In January of this year, the American Heartworm Society (AHS) announced revisions to our canine and feline heartworm guidelines. Providing guidance to the veterinary profession in the form of guidelines is one of the most important responsibilities of our board, and we are committed to aligning our recommendations with new scientific findings about heartworm prevention, diagnosis and treatment.
The latest revisions are based on findings from the 14th Triennial Heartworm Symposium held in September 2013. I’ve outlined a summary of the guideline changes here, and urge you to visit our website at heartwormsociety.org to download the complete documents.
- Acknowledgement of heartworm resistance. Previously, resistance was cited as one possible factor among others that can lead to lack of efficacy, including inadequate compliance, failed administration and failed absorption. In the new guidelines, these same factors are implicated, but the documented presence of resistant sub-populations of heartworms is noted.
The revised guidelines also note that, while resistance apparently affects all macrocyclic lactones, differences among active ingredients, doses and product formulations can result in varying rates of failures.
- Increased emphasis on heartworm prevention. As noted above, heartworm resistance to preventives is real. This is not, however, a cue to abandon prevention; in fact, the opposite is true. More than ever, we as practitioners need to emphasize proper use of preventives, which means ensuring that all at-risk animals—both dogs and cats—are on prevention 12 months a year.
- Antigen and microfilaria testing recommended. Antigen testing is considered the most sensitive diagnostic method when screening asymptomatic dogs or seeking verification of a suspected heartworm infection. A study conducted on shelter dogs found a 7.1% false negative rate due to the formation of antigen-antibody complexes. The AHS now recommends that microfilaria testing be done in tandem with antigen testing to determine if this life stage of heartworms is present; previously the guidelines suggested that microfilaria testing “may be done.” This practice will help in the identification of these heartworm-infected dogs that have negative antigen test results, yet may have circulating microfilariae.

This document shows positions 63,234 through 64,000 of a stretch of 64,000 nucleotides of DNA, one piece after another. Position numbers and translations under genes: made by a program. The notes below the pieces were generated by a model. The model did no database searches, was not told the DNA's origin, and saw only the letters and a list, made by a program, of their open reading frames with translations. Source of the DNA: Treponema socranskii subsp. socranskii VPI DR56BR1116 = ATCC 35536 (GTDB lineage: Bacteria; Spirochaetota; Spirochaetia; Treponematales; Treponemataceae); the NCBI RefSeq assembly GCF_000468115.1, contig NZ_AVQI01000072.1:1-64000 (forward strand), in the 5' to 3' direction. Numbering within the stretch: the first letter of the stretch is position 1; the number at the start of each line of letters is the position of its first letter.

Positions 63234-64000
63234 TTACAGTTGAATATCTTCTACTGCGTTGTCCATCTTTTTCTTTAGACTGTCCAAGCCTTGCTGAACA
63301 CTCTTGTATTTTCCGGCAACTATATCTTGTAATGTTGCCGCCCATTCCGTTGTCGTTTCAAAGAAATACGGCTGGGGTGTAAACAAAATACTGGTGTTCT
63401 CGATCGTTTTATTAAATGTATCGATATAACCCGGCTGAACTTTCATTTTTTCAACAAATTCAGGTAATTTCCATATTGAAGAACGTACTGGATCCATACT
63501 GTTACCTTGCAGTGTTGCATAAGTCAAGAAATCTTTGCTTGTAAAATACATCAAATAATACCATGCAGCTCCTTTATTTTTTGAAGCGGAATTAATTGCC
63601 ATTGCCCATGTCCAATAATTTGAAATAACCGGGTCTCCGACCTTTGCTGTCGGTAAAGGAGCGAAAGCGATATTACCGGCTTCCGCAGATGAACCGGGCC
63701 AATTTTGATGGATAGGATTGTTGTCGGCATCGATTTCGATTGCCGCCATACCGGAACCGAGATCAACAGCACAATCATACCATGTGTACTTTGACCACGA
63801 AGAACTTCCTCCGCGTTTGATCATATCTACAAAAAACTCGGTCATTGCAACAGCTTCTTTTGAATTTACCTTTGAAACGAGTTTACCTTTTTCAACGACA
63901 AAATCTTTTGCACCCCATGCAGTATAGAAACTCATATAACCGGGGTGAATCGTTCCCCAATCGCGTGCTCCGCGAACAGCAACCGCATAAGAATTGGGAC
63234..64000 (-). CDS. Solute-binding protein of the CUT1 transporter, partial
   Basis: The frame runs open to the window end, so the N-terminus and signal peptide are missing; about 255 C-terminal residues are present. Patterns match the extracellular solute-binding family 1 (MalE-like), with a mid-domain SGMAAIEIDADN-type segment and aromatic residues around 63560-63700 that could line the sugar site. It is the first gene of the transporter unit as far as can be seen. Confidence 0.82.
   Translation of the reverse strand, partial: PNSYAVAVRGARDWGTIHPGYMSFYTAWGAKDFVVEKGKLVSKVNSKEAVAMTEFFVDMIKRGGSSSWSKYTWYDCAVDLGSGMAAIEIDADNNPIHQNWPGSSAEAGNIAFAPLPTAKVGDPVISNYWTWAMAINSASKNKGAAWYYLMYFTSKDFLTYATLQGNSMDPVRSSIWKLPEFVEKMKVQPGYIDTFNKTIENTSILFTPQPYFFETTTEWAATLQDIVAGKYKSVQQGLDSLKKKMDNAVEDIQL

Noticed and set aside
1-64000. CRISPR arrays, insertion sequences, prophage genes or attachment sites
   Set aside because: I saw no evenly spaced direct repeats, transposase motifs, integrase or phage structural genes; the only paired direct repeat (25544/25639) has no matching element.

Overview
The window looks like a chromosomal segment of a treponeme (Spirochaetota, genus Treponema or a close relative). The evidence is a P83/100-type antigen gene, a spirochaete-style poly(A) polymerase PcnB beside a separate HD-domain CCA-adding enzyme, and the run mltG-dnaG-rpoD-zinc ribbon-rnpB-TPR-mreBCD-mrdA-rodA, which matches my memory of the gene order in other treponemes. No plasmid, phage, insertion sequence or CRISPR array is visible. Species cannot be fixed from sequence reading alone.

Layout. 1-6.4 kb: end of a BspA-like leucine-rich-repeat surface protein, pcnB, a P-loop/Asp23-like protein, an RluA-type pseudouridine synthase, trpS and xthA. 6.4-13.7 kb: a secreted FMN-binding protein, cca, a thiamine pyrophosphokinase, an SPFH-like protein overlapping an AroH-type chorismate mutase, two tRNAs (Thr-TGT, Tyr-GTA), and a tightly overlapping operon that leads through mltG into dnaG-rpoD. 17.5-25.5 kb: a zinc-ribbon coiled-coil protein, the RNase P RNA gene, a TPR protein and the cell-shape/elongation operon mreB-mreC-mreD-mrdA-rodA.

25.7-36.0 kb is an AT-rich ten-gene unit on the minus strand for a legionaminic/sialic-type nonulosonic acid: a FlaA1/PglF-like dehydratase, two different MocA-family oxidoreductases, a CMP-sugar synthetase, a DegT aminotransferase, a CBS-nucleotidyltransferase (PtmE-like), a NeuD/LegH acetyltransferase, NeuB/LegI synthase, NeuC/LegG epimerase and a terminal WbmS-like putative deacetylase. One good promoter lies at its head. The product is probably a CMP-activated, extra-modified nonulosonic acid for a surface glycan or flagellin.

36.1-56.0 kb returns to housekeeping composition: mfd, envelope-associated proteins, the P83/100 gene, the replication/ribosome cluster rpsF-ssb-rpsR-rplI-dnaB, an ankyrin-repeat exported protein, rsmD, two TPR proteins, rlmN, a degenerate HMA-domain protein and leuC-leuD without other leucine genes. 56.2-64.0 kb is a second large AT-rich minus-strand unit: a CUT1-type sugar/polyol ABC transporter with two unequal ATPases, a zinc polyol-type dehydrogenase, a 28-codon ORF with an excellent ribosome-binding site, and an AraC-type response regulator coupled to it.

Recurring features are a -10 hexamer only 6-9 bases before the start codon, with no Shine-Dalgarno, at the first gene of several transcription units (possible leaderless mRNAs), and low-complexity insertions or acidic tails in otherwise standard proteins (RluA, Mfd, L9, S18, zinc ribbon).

- Support for administration of doxycycline and macrocyclic lactones prior to adulticide therapy. The AHS heartworm treatment protocol for dogs includes administration of a macrocyclic lactone (ML) preventive coupled with doxycycline to suppress embryogenesis of heartworms, weaken adult heartworms, and decrease post-treatment complication rates. This regime begins 60 days before the first of three administrations of melarsomine. Any treatment method utilizing only MLs as a slow-kill adulticide is not recommended.
- Additional diagnostic differentials for heartworm in cats. Diagnosis of heartworm infection in cats is challenging, in part because of limitations in accuracy of interpreting antigen and antibody tests. Thoracic radiography and echocardiography are useful methods of confirming infections; however, infections with Toxocara cati and Aelurostrongylus spp. can produce thoracic radiographic patterns similar to those caused by D. immitis, necessitating their consideration in a differential diagnosis.
While largely preventable, heartworm disease today remains one of the most serious diseases affecting our patients. By following the American Heartworm Society’s guidelines, you can help reverse this trend.
C. THOMAS NELSON, DVM
ANIMAL MEDICAL CENTER
AMERICAN HEARTWORM SOCIETY